We’re out of Ideas!

Recently, the Taiwanese publisher of Tong Li Comics lamented on the lack of ideas in the Anime industry. He complained that right now if a manga has even a limited following and is incomplete, Anime producers are racing to turn it into a TV show in order to fill the airwaves with their content. And that very few original shows or ideas are coming from within the actual Japanese animation industry itself.

Sound familiar? It should. People say the same thing about Hollywood constantly.

But, the truth is Anime and Hollywood aren’t out of ideas at all. They’re swimming in seas of ideas, big and small, and they’re surrounded by potential great new projects.

The problem is- they won’t use them.


Simple economics.

Here’s the deal most people don’t understand. This was explained to me by someone in the entertainment industry a long time ago when I made similar complaints.

Let’s say you’re an exec at an anime company making US$100,000+ a year. (Heck, you don’t even have to make that much, just enough to keep your family fed.) Your job is to greenlight new shows.

Now you have two projects sitting on your desk to make into a show:

a) An amazing new proposal from one of your company artists for an original show that’s one of the best things you’ve seen in years.

b) An adaption of a manga title with a decent following in some secondary magazine (not even JUMP) that’s got a few chapters out. Not bad, could do well, but not even in the same league with the original idea in a).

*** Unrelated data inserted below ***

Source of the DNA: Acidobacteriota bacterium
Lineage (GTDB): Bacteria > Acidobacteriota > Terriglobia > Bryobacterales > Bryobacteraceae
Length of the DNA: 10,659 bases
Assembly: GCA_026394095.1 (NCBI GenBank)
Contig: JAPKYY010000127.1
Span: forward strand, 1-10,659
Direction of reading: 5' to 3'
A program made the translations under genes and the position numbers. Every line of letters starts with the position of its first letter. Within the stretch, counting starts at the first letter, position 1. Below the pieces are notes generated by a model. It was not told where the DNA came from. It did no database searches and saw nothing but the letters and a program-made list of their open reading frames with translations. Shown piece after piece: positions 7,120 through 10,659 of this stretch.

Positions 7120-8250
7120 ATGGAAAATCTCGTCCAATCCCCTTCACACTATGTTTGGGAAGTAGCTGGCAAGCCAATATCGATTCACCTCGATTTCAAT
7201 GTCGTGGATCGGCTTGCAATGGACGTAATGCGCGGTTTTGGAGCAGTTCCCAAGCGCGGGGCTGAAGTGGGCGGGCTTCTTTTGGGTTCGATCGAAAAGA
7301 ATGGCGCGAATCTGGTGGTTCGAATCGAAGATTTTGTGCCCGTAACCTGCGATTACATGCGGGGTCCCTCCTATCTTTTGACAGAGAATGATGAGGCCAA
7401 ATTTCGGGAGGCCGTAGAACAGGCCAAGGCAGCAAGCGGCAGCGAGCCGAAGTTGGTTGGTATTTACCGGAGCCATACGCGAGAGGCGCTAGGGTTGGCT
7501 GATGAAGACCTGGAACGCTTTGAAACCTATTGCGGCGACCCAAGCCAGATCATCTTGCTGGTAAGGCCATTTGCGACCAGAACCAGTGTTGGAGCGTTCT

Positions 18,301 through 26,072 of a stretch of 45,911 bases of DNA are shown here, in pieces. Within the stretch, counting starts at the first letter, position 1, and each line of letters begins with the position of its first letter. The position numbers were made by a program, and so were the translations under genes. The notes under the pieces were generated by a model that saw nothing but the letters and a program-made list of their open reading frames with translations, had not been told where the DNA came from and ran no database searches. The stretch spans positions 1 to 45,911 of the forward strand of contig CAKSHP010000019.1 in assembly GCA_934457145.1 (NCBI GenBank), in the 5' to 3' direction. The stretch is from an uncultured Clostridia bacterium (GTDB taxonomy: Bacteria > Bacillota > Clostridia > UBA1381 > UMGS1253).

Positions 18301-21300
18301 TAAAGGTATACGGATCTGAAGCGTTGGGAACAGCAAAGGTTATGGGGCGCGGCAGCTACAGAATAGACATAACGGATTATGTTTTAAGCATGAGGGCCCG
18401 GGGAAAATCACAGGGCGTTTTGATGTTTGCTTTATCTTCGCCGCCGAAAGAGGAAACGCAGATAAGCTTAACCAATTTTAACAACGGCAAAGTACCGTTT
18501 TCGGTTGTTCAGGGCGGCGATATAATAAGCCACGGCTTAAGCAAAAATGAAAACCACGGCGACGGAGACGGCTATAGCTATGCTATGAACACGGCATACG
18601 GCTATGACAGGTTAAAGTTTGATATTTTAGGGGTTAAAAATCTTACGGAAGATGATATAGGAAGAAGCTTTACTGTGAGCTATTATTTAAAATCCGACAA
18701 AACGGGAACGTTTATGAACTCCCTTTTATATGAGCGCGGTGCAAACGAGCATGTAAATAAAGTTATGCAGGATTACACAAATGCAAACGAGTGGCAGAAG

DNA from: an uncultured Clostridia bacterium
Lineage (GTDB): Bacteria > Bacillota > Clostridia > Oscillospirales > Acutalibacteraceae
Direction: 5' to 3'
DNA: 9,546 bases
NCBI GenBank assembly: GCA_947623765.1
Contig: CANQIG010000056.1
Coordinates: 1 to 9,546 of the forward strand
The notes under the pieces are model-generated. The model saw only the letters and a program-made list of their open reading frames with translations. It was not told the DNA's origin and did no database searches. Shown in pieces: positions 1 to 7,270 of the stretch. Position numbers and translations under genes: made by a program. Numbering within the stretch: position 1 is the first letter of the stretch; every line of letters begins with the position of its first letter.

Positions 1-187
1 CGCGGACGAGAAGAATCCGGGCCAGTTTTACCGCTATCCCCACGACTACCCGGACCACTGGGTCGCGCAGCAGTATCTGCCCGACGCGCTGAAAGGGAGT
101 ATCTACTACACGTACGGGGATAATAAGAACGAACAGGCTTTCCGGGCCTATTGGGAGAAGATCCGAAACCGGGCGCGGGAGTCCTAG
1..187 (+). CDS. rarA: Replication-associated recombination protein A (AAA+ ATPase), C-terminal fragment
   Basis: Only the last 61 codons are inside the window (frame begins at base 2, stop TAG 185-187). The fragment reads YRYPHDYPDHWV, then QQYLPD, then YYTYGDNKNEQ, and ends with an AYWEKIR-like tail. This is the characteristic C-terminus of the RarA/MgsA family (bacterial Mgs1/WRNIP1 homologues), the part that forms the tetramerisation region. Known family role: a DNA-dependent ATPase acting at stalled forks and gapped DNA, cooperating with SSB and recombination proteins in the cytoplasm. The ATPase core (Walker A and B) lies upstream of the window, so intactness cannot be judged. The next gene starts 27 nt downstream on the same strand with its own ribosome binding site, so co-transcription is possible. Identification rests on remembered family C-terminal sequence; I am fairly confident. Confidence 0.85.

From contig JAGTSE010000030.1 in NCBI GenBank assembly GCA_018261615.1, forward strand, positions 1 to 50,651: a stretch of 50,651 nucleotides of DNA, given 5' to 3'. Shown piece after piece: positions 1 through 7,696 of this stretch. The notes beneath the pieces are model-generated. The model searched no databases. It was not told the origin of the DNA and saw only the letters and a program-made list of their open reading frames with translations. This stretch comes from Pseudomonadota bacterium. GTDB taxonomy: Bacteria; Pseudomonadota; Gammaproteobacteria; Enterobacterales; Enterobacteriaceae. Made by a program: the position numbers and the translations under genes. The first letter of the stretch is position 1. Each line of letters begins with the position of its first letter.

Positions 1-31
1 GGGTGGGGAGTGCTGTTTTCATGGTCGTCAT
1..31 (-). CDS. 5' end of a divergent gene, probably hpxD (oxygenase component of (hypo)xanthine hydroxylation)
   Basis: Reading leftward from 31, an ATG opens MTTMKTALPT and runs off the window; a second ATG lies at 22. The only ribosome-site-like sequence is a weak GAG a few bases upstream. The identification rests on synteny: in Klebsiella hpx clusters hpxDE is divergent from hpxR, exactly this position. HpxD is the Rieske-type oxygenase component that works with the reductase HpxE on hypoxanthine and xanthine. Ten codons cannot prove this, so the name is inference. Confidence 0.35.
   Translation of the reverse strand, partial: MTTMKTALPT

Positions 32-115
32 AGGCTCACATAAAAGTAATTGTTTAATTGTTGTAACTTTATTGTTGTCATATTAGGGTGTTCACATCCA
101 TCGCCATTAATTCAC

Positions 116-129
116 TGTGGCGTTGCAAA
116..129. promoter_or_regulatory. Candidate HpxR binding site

So which do you choose?

“b” will win 95% of the time, maybe even more.

Why? You ask. Don’t they want to produce quality shows?

Sure they do, but the most important factor here is fear, not quality.

Anime are expensive to produce, and each one requires a lot of time and effort. A big show can make or break the company, and most of all- it can break your career.

If you choose “a” and it’s a success, you could literally be set for life as a genius producer who saw the talent for what it was and made it reality. Your name could be remembered like Yoshitaka Amano and Hideki Anno. However, if “a” flops, it’s also 100% your responsibility, and you will accordingly have to explain to your wife why you didn’t get the promotion, got demoted, or even lost your job.

On the other hand, if you chose “b” and it succeeds, you’ll get a job well done, and a promotion. (You’re still a wheel in the system, but your company will be happy with you.) But, if it fails, then when you face your bosses you can say you did everything safe, and didn’t take any major risks. You took a previously successful story and you picked a good crew to adapt it. Clearly the audience wasn’t ready for it. Everyone will shake their heads sadly and things will move on.

But you won’t lose your job, and likely won’t be blamed unless they really really need a fall guy.

Which would you choose if you were them? With your wife, kids future, career, and $100,000+/year job on the line if you fail?

This, by the way, is also happening in Hollywood (in fact, it’s the RULE in Hollywood) and that’s why so many books and comics get adapted. It’s also why so many focus groups are used with movies, so the producers can show the studio they’re not to blame.

Almost nothing good will come from the entertainment industry establishment for this very reason. It’s the independents that take risks because they need to in order to get noticed, but once they’re “in” they fall under the same system.

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